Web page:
It has had a magnitude (fraction of the solar diameter hidden by the Moon) of 0.2 on the northwest coast (A Coruña) and around 0.1 in the interior and northeast of the peninsula
The annular eclipse of the Sun this Thursday, although subtle, has left impressive images throughout Spain, especially in the northwest of the peninsula, in regions like Galicia. In the southeastern territories of the peninsula and the archipelagos, the solar eclipse has been slight, practically negligible. In fact, those who have not directly observed the sky with the necessary devices will not have noticed how the Moon hid part of the sun; You will also not have noticed a decrease in visibility or temperature.
Thus, it has had a magnitude (fraction of the solar diameter hidden by the Moon) of 0.2 on the northwest coast (A Coruña), around 0.1 in the interior and northeast of the peninsula, and around 0.02 or somewhat greater in the southeast, in the Balearic Islands and in the Canary Islands.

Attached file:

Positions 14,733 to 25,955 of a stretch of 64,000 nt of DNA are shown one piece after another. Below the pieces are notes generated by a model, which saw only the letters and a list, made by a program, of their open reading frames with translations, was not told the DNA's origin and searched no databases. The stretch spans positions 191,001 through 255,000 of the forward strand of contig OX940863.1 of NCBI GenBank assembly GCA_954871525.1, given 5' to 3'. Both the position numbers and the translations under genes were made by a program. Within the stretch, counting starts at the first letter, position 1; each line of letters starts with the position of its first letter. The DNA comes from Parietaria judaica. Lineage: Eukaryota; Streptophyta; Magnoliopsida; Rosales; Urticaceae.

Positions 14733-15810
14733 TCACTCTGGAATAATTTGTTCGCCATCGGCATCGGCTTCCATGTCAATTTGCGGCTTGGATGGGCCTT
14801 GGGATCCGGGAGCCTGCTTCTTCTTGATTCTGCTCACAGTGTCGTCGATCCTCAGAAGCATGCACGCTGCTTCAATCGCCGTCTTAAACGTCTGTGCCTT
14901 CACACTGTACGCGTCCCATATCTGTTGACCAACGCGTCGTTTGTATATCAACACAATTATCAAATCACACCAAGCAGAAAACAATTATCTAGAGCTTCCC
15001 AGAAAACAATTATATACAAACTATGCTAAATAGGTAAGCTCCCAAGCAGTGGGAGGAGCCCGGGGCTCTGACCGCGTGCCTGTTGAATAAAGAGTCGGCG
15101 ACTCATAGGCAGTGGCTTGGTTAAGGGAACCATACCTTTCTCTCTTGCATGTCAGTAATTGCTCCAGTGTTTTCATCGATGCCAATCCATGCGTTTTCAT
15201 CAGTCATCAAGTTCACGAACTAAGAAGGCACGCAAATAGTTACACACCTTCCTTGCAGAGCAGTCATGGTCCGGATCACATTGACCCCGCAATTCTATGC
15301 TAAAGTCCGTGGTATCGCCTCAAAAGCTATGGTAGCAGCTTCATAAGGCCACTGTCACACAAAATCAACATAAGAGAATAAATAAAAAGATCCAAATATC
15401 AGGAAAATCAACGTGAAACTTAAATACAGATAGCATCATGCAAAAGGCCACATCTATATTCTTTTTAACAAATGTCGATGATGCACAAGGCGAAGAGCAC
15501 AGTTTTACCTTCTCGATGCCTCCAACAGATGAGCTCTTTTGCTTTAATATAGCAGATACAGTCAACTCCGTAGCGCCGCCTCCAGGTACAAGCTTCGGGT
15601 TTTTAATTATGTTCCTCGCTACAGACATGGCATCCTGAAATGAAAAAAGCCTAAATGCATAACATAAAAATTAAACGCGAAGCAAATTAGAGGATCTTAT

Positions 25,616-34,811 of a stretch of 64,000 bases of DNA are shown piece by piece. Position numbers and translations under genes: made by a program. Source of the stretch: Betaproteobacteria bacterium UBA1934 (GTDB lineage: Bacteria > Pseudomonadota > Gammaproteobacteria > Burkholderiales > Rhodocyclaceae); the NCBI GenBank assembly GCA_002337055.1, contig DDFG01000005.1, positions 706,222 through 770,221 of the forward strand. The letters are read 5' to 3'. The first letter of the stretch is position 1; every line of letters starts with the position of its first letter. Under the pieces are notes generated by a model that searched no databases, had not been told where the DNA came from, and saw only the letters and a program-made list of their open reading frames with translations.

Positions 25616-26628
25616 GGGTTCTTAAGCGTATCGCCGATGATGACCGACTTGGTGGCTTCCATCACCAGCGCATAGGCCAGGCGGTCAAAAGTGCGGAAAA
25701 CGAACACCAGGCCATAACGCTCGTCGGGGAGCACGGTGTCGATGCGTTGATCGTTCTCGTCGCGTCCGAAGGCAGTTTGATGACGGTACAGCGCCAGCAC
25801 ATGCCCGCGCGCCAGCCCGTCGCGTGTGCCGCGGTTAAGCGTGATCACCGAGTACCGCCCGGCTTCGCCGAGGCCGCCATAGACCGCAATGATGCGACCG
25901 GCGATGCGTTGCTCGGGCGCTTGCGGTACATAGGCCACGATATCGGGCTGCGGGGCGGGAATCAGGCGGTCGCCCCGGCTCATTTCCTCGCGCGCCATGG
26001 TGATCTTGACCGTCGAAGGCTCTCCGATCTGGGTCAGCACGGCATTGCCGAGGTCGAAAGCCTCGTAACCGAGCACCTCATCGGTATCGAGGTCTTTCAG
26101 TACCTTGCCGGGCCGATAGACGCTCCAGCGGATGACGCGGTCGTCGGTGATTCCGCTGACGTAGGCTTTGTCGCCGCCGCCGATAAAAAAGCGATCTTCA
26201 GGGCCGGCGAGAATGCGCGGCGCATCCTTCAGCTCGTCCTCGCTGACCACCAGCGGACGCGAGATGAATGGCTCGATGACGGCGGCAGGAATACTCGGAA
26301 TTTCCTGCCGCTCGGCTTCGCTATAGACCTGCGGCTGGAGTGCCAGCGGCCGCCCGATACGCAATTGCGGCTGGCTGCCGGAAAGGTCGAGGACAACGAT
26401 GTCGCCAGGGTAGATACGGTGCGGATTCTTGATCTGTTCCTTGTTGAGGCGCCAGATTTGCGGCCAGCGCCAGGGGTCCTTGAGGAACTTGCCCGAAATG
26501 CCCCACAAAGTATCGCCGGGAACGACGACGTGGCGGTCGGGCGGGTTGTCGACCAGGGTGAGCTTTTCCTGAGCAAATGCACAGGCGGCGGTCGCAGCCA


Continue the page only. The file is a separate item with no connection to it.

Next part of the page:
In Madrid, where the phenomenon has been followed from the planetarium in the Tierno Galván park, the eclipse started at 11:01 am, the maximum occurred at 11:43 am (when the magnitude was 0.12) and ended at 12:29 pm, with a total duration of 88 minutes (a little less than an hour and a half).
Why do eclipses occur?
An eclipse of the Sun is the phenomenon by which the light of the Sun is totally or partially hidden when a star comes between the Sun and the observer. From Earth, the body that hides the Sun is the Moon. Eclipses can be total, partial or annular, depending on how much surface is darkened and what shape creates the light that is seen.
As the National Geographic Institute (IGN) recalls, the last visible partial solar eclipse in Spain took place on August 21, 2017, although in poor condition when it occurred at sunset. The next will be seen on October 25, 2022, in the northeast of the Peninsula and the Balearic Islands. The next total visible solar eclipse in Spain will take place on August 12, 2026, followed by another on August 2 of the following year.